Welcome back, Gothamites! Now that the dust from the City of Bane event has settled, Gotham is returning to normal, with a few exceptions. If you haven’t been keeping up, Alfred Pennyworth was killed in Batman #77. At the time, I was expecting a last-minute fake-out. Maybe the corpse was really Clayface in disguise, or Alfred’s broken neck was some sort of hoax. I’ve spoken about my relationship with denial in other articles I’ve written, and it looks like I was experiencing it again. The storyline is over and Alfred Pennyworth is indeed dead.

Now we’re experiencing a Gotham without Alfred, and our hearts are breaking. The Batcave feels a little empty, and I’m not sure that void can ever be filled. James Tynion IV has taken the reins of Batman starting with Batman #86, which contained one of the most heartbreaking scenes in Gotham history. After an intense sparring match with Deathstroke, Batman radioed Lucius Fox requesting a police car to pick up the mercenary. Batman called Lucius “Alfred” out of habit, momentarily forgetting that his oldest ally was gone.

For a few seconds, Batman forgot that he was living in a world without Alfred, until Lucius snapped him back to reality. If you’ve ever lost a loved one you can probably relate to that moment. How many times have you taken out your phone to text or call a departed loved one, only to remember that they are no longer there?

Consider this, in this version of continuity, Alfred has known Bruce since he was born. Thomas and Martha Wayne were his parents for eight years, but Alfred was his surrogate father for decades. Bruce Wayne has never lived in a world without Alfred, and now he must. The loss is hitting Bruce hard, and he’s trying to honor Alfred’s memory by remaking Gotham using his Wayne Enterprise’s resources.

However, Batman isn’t the only member of the Bat-Family who is coping with Alfred’s loss. Dick Grayson wasn’t present for the final battle in City of Bane, so he didn’t immediately learn about Alfred’s death. The former Boy Wonder is currently putting his life back together in the pages of Nightwing.

Ever since he was shot by the KGBeast in Batman #55, Dick has been suffering from amnesia. He has no memory of his time as Robin or Nightwing and has decided to make a new life for himself as a cabbie named Ric. 2019’s Nightwing Annual #2 revealed that the Court of Owls had manipulated Dick’s recovery to prolong his amnesia. Everything recently came to a head in Nightwing #68 as Ric regained his memories and took down one of the Court’s deadly Talons.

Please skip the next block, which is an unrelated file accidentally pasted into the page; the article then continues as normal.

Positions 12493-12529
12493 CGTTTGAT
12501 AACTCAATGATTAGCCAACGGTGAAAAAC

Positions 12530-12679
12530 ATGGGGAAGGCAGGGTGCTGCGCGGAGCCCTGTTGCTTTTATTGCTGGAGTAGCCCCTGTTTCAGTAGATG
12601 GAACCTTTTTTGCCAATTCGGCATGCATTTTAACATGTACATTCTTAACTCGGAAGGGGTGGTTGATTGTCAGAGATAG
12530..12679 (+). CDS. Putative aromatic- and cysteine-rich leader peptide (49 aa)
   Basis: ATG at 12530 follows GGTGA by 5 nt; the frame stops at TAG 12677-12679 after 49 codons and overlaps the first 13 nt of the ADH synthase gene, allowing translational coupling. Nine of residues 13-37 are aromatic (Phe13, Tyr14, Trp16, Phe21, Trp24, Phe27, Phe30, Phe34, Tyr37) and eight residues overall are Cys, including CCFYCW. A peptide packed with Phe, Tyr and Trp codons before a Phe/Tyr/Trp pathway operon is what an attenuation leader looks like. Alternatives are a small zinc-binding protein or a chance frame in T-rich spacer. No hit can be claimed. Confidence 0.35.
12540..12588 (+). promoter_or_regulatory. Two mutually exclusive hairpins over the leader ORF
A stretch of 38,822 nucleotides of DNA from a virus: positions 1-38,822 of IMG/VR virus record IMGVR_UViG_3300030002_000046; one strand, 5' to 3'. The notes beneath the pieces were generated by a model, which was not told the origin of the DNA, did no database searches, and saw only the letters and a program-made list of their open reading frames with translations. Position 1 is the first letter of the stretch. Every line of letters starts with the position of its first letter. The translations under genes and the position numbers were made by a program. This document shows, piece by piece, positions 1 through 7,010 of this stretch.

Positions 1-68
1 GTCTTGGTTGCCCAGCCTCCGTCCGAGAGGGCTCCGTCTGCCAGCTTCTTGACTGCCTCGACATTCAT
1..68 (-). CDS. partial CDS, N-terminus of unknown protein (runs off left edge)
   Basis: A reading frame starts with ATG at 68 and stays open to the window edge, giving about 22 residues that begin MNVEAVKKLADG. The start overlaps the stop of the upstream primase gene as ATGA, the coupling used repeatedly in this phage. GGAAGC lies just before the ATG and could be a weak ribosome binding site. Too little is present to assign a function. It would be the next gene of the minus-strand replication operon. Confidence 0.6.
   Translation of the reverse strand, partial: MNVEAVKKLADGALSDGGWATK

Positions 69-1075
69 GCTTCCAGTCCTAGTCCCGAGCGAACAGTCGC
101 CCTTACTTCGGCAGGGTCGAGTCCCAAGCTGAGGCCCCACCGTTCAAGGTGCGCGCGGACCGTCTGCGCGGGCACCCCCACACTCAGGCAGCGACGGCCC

I won’t lie, I got pretty giddy when I saw Dick back to his old self. There’s an awesome page where Dick picks up discarded pieces of armor and uses them like Escrima sticks. It feels just like old times. Where does Dick go from here, though? There are still some unanswered questions about the next phase of his life as he struggles to reconcile his life as Ric with his memories as Dick. Here’s what breaks my heart: now he’ll remember how much Alfred meant to him, only to discover that his old friend is gone. The last time Dick saw Alfred, he didn’t remember him and that’s going to haunt him for the rest of his life.

The Batman: Pennyworth R.I.P. one-shot shows that Dick did learn about Alfred’s death, but it was during the time he still had his amnesia. As the Bat-Family gathered to share their memories of the butler, Dick stated that he had no real memories of the man. How can you not feel bad for Dick? Not only is Alfred gone, but his amnesia robbed him of the chance to properly grieve for his friend.

I can’t believe I’m about to say this, but maybe Dick and Bruce should be taking their grief advice from Jason Todd. I see you all raising your eyebrows at me, but hear me out. In Red Hood: Outlaw #42, Jason shows depths of emotional maturity that might surprise you. We all know that Red Hood and Arsenal were buddies, having starred in the Red Hood and the Outlaws series together. After Wally West accidentally killed Roy Harper in Heroes in Crisis, Jason’s feelings towards the speedster have been a bit complicated. If this had happened ten years ago, Red Hood would’ve equipped himself with a pair of double guns and hunted Wally down.

Jason has grown since then. He explains to Artemis that Roy’s death was an accident, and he actually feels bad for Wally. Loss is hard, and we all have our own ways of dealing with it. Jason has learned to forgive, Bruce is trying to build a new beginning and Dick is still figuring out his path. What are your thoughts on the world of Gotham without Alfred? What do you think the Bat-Family should do now? Tweet your thoughts my way, and keep checking out the Bat-Books as we head into this brave new world together.

Joshua Lapin-Bertone writes about TV, movies and comics for DCComics.com and DCUniverse.com, is a regular contributor to the Couch Club and writes our monthly Batman column, "Gotham Gazette." Follow him on Twitter at @TBUJosh.